The Vienna Secession Style began as a reaction to the conservatism of the artistic institutions in the Austrian capital during the 19th century.
The Secession grew out of a dissatisfaction of artists with the system of expositions of contemporary artworks in the city during the 1890s. These shows were scheduled by the Association of Austrian Artists, which ran the Kunstlerhaus (Artists’ House) favoring the conservative artists who built up a majority of its members, generally discouraging efforts in the decorative and applied arts.
Joseph Maria Olbrich was an influent architect of the Austrian Art Nouveau and one of the founders of the Vienna Secession. Immediately Olbrich started to design their headquarters. This building was finished in 1898 and caused a sensation in Vienna. Bold and simple, it consisted of juxtaposed huge blocks and had a particular orientalizing aspect. However, its cupola of metal openwork with abundant floral ornaments was unmistakably Art Nouveau in quality.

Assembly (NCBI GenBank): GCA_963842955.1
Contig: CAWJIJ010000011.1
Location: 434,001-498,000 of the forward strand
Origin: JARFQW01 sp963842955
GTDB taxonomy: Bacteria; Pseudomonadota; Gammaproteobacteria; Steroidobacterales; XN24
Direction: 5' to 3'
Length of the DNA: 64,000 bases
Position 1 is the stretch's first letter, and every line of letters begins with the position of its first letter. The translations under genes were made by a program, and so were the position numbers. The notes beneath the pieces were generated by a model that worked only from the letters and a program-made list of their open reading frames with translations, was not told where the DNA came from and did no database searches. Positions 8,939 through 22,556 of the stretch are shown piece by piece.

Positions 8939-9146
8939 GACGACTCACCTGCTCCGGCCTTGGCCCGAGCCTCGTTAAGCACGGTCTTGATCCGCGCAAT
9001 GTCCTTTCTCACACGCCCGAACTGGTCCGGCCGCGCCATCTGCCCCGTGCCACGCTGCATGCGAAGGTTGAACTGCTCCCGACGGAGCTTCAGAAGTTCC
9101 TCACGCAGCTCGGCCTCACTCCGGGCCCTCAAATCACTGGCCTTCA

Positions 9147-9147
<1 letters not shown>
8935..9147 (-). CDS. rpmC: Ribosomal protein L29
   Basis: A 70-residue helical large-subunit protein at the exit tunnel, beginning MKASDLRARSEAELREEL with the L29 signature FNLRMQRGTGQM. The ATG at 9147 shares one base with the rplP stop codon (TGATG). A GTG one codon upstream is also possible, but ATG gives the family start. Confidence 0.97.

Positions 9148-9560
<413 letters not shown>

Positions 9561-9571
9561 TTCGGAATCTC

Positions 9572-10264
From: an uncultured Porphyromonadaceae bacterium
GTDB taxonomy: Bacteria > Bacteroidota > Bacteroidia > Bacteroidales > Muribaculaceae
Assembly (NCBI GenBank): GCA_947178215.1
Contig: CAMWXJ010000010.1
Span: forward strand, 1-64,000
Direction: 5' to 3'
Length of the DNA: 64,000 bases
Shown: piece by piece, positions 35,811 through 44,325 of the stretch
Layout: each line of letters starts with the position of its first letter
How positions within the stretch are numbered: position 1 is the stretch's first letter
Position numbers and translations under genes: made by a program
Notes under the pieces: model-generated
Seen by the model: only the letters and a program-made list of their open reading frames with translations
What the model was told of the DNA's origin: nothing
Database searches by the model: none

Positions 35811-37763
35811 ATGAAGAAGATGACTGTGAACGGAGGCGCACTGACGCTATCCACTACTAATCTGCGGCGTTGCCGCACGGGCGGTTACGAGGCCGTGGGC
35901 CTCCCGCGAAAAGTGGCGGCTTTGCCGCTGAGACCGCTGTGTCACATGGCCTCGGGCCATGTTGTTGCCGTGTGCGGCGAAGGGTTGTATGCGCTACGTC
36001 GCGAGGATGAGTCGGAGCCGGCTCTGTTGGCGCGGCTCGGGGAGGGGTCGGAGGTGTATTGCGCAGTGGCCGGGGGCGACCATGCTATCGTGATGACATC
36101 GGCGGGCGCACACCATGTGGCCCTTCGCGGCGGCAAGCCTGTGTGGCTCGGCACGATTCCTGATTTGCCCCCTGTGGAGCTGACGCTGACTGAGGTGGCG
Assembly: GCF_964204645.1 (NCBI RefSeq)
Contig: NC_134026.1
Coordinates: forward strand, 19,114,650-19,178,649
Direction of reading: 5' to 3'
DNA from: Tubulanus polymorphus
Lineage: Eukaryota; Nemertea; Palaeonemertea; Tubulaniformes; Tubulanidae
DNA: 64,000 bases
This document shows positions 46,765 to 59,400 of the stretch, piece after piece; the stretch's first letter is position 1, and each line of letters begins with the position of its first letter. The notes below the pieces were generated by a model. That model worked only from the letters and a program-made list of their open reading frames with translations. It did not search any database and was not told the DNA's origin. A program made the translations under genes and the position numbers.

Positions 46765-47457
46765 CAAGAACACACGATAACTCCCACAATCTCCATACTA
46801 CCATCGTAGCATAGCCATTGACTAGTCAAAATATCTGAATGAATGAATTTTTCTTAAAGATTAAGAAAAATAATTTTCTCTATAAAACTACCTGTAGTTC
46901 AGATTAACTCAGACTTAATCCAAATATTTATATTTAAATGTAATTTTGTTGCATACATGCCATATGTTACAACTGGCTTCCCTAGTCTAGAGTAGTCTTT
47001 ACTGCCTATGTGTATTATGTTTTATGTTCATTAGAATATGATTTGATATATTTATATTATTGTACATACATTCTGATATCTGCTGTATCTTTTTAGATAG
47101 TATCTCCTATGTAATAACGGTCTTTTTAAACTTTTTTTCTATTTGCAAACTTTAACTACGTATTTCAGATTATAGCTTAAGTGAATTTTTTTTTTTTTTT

Josef Hoffmann was an Austrian architect and designer of consumer goods. In 1906, Hoffmann projected his first important building on the outskirts of Vienna, the Sanatorium Purkersdorf.
One of the most transformative projects by Otto Wagner was the Austrian Postal Savings Bank, which took ten years to plan. Built with reinforced concrete, metal, stone, and glass, it celebrates light, air, and the pureness of functionalism with the new usage of materials. His two private mansions, Villa Wagner I and Villa Wagner II were built for each one of his marriages.
Gustav Klimt, famous for his highly decorative painting style, was the principal figure of the Viennese Art Nouveau movement within the graphic arts. Klimt’s “Golden Phase,” started with his Pallas Athena in 1898 and made extensive use of ornamental gold leaf, reminiscent of Byzantine mosaics. Among the most representative of works are “Judith,” “Danae,” and “The Kiss.”
Josef Maria Auchentaller was an Austrian artist associated with the Vienna Secession and the Art Nouveau style. He gave his contribution to the magazine Ver Sacrum, a Secessionist publication, and his work featured primarily floral patterns and linear drawings influenced by Japanese woodcuts, popular during that time.
Info source: https://www.theviennasecession.com/vienna-secession/